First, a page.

Regarding personal energy responsibility, there are hundreds of ways to compensate. In my case, my 12-year old car doesn't get great gas mileage (23 mpg), but I only drive 4,000 miles a year (and I go home for lunch every day.) Between that and no kids, I have to think that I'm one of the cleanest capitalistic robber-barons in the country!

    So keep trying with the bags, Mitchell. I know you can do it. Have you tried stuffing all of them inside of one bag? Here's another idea. My wife insists that I always bring back the gallon of milk in an insulated bag (I do the grocery shopping.) And I put that insulated bag in the trunk just before I leave. That's the time I would take the reusable bags out and put them inside the car (if I were using reusable bags...)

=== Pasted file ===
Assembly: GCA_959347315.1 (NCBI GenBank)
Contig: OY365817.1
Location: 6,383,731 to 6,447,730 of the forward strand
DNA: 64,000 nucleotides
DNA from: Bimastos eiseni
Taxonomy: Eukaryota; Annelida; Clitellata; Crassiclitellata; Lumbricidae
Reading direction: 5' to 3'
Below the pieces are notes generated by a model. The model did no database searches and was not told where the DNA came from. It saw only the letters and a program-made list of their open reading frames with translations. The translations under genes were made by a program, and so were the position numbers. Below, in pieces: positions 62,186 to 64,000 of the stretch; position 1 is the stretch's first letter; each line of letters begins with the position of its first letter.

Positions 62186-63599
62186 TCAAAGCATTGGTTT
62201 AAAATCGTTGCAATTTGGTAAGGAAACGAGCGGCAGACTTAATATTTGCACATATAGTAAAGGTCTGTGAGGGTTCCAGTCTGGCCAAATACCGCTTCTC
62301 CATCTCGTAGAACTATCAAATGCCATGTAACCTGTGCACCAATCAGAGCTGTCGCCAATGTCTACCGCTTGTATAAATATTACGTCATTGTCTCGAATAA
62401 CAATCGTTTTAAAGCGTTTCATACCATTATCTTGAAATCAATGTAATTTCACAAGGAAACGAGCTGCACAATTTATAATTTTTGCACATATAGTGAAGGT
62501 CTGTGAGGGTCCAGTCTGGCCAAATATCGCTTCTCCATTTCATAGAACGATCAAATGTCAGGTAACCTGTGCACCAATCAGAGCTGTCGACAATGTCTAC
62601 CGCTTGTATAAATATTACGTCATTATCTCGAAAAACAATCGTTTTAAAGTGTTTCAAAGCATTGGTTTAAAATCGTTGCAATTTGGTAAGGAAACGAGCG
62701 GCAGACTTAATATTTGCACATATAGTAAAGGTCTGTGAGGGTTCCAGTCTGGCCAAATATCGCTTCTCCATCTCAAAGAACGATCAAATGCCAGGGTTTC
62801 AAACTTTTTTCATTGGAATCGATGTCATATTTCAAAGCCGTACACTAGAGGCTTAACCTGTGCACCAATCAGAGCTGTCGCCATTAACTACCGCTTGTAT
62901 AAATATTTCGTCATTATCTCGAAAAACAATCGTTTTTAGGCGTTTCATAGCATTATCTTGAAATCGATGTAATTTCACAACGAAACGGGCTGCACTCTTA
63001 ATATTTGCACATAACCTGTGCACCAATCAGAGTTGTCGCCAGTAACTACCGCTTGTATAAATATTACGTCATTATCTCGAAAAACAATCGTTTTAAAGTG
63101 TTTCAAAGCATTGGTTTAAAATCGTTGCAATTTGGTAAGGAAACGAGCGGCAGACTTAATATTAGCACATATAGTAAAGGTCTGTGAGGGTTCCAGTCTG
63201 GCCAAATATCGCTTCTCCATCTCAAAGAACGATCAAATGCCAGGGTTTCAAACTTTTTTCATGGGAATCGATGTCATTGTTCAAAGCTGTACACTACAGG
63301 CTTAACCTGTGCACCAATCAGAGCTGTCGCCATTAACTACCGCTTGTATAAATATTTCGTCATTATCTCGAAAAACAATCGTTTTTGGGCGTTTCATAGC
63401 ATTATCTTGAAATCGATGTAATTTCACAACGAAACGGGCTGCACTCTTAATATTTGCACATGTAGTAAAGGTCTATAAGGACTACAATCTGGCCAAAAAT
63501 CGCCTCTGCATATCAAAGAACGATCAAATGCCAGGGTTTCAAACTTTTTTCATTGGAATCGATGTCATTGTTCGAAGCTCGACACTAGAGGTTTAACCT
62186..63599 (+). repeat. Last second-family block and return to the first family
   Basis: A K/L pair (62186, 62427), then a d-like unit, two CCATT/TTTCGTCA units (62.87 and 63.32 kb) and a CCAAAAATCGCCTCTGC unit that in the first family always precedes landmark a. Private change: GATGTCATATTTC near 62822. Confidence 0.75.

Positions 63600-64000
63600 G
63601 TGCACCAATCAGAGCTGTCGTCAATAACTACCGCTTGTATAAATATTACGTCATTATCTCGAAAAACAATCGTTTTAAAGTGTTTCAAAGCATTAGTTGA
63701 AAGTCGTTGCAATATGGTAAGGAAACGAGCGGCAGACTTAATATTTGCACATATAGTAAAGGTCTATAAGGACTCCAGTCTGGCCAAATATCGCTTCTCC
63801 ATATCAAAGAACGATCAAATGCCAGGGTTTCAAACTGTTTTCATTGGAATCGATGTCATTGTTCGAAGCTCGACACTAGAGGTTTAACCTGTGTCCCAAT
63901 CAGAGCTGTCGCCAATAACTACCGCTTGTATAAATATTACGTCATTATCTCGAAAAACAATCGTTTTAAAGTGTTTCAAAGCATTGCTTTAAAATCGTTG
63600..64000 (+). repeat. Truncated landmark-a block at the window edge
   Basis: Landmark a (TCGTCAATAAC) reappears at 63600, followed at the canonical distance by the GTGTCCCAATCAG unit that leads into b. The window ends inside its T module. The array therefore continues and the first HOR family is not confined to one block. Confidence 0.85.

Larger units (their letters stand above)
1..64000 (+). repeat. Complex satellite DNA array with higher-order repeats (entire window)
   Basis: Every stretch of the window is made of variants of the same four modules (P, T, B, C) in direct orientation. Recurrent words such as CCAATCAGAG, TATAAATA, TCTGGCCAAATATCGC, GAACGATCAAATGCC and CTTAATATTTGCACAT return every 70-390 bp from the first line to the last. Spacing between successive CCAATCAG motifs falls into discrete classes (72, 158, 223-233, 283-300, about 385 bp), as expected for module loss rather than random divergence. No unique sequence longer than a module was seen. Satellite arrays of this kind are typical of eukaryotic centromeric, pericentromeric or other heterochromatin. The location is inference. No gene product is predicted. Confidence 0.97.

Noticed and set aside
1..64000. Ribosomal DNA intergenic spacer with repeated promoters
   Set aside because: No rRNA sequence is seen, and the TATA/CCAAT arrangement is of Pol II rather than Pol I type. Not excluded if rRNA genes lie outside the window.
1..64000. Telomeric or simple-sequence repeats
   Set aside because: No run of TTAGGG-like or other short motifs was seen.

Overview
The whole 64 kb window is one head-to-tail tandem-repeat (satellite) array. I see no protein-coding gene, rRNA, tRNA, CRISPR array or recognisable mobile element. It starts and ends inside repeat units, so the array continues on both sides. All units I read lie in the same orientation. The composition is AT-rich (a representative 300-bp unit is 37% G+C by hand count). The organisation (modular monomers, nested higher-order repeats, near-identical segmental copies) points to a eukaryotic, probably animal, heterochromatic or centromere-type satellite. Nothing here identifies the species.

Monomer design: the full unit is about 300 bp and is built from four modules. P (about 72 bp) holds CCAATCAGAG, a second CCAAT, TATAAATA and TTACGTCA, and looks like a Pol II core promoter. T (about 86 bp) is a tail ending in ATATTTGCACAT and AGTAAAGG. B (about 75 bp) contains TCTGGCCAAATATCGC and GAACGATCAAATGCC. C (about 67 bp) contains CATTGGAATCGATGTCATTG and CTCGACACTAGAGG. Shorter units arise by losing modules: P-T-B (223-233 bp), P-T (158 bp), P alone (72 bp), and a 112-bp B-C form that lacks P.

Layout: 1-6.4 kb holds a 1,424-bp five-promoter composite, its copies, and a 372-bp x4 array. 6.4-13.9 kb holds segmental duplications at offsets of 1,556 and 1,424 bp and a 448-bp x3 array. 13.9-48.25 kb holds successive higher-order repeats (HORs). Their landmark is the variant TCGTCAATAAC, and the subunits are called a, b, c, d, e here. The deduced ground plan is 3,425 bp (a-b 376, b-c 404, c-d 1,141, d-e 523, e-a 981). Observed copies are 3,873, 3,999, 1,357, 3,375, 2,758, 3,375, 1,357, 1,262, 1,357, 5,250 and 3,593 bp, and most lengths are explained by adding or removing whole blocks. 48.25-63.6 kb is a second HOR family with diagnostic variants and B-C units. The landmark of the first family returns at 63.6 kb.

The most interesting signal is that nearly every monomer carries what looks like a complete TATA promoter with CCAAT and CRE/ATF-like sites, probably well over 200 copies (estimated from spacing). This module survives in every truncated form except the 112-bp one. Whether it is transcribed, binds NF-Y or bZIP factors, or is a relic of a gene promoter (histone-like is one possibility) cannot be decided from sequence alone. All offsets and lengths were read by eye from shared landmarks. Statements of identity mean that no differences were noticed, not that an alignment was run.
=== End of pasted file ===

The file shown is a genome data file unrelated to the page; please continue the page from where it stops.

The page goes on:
Good luck,

  6. Here's a good website for re-usable earth friendly shopping bags.

    I can also report that many of the grocery stores here in Costa Rica are now selling heavy duty re-usable canvas bags. Now if they could just get on board with proper recycling of all the aluminum, plastic and glass bottles that stretch from one end of the country to the other. I have noticed that if individuals take the time to separate and sort their recycleable household trash someone with pick them up and make a little money from them. Let's all do our part people! It's not that difficult to love our planet!

  7. I have the habit now.